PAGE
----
Together We Can

Back in 2009 I had this whole weight-loss, getting healthy, curing disease thing licked.  All except for one little thing.  What happens between my ears and in my heart, both literally and metaphorically.

I have written about this stuff before, and I’ll make a little “mind and emotions” index at the bottom of this post, but a recent BBC Program, “The Truth About Personality” re-ignited my interest, that and some posts in other people’s blogs, and some thoughts of my own … but let’s start with the BBC.  The programme is presented by Michael Mosely, of whom the BBC says:

Michael Mosley is a science presenter, writer and executive producer.  After training as a doctor at the Royal Free Hospital in London, Michael switched course and joined the BBC. He has produced a wide range of science-based programmes … and he was named Medical Journalist of the Year by the British Medical Association.

and of the programme, the BBC says:

Michael Mosley explores the latest science about how our personalities are created – and whether they can be changed.  Despite appearances, Mosley is a pessimist who constantly frets about the future. He wants to worry less and become more of an optimist.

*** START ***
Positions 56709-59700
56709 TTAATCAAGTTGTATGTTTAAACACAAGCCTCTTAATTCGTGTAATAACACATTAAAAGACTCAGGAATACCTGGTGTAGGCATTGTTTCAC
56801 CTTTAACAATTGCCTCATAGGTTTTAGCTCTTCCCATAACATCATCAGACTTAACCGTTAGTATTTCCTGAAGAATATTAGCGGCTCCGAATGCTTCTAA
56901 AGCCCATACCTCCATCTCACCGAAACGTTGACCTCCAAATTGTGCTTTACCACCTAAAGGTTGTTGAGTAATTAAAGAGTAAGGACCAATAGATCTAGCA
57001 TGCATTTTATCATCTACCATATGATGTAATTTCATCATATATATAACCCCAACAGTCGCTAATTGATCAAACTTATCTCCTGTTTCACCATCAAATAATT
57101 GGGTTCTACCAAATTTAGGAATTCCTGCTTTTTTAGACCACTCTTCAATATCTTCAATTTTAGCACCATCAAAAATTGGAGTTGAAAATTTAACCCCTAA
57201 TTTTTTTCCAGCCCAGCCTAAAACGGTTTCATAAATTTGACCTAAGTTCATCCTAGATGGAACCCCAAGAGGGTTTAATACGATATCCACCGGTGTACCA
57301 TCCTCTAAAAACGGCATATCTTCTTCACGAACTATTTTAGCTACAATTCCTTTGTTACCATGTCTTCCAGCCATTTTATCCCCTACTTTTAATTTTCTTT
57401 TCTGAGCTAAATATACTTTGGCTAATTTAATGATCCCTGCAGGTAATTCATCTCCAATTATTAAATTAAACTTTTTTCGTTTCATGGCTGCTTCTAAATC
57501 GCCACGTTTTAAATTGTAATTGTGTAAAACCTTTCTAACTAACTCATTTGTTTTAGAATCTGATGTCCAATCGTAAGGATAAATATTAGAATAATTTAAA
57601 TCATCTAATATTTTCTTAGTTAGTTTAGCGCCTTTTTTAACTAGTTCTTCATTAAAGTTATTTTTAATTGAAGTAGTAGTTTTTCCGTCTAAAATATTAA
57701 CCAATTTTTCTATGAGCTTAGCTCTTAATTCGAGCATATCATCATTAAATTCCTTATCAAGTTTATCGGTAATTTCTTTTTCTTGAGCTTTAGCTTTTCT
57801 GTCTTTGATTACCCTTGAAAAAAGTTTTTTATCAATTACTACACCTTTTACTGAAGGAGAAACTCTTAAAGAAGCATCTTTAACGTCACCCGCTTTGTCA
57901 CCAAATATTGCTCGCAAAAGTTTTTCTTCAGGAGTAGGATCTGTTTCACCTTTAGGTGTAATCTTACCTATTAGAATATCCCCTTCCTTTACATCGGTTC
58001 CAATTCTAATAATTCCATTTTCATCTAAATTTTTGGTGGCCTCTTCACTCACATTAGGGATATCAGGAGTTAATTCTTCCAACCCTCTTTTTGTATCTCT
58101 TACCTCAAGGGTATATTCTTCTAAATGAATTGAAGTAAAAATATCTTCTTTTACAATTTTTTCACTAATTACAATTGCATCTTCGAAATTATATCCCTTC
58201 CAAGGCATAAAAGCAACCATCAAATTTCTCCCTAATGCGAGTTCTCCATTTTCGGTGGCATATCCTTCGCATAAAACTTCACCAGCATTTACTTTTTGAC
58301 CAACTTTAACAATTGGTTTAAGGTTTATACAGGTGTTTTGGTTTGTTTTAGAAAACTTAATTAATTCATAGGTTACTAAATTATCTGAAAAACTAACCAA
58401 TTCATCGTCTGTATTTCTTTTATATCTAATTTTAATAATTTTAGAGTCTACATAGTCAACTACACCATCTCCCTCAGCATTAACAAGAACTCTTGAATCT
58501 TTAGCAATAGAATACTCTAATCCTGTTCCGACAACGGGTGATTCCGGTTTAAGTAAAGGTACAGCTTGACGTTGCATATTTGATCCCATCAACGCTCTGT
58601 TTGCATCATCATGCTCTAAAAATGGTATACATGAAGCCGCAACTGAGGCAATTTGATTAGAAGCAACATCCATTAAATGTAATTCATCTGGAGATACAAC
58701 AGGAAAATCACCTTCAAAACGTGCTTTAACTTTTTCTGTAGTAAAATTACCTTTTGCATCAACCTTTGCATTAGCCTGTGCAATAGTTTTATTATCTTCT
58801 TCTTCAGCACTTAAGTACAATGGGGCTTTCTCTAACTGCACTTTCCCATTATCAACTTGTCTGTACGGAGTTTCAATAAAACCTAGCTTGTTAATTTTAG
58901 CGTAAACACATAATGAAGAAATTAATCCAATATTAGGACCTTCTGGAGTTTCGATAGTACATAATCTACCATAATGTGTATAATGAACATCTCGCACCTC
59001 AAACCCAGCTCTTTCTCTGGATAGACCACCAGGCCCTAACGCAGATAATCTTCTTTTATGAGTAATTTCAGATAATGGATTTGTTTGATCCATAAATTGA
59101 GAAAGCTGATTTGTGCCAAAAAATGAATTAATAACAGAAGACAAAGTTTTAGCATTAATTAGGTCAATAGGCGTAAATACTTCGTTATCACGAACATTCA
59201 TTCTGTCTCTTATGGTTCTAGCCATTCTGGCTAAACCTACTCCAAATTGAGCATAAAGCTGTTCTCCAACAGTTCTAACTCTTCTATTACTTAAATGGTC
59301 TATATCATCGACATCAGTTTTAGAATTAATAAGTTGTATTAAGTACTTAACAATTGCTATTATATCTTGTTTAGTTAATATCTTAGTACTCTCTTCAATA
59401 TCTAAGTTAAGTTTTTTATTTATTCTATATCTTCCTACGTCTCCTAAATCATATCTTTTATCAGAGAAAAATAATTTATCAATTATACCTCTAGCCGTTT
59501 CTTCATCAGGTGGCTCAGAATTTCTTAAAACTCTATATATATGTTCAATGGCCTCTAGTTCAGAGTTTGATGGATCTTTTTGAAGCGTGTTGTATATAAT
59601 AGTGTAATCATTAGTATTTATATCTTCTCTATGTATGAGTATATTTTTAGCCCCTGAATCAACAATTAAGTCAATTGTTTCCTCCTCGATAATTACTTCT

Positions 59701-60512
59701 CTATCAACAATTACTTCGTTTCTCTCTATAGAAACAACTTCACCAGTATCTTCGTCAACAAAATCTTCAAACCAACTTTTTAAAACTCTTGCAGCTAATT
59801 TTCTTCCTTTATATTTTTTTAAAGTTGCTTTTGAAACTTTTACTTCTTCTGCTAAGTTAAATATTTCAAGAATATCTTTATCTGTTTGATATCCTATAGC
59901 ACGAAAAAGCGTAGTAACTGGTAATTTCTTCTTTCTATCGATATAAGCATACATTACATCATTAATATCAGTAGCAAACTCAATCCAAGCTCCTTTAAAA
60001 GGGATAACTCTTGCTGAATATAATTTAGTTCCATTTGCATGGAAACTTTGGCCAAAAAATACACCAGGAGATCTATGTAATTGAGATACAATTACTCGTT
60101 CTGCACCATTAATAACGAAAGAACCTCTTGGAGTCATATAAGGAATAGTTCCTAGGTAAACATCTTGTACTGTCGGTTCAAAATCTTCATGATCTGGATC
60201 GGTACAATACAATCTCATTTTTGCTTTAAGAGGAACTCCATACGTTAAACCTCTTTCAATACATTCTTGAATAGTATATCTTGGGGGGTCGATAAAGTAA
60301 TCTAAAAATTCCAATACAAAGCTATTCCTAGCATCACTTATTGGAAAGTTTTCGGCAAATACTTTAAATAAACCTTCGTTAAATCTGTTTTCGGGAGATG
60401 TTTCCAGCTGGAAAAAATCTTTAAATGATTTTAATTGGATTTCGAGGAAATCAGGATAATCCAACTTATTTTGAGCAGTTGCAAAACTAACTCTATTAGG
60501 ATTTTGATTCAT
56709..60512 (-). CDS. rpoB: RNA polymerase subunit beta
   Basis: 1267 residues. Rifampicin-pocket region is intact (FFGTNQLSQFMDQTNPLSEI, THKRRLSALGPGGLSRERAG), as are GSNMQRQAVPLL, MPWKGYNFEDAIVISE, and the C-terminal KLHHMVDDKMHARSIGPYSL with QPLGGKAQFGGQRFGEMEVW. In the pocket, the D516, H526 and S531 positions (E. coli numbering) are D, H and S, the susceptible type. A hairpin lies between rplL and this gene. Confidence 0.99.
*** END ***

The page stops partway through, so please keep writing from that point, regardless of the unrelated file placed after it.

He tries out two techniques to change this aspect of his personality – with surprising results.  And he travels to the frontiers of genetics and neuroscience to find out about the forces that shape all our personalities.

I found the programme fascinating, and I believe there’s a lot here that can help those of us for whom getting lean and healthy is more than “just” a problem of metabolic disorder.  It’s easiest if you take some time, get comfortable, grab a coffee or a gin and tonic, and watch the programme (it takes an hour).



You can see the actual “smiley faces” exercise used in the programme, online (the Cognitive Bias Modification), right here (just click the link).


There are a number of apps for the iPhone and Windows–I haven’t yet checked out for other platforms.

  • PsychMeUp, is from Mindhabits (the link goes to the app store).  Mindhabits also have a number of games on the web, some demo, some for purchase.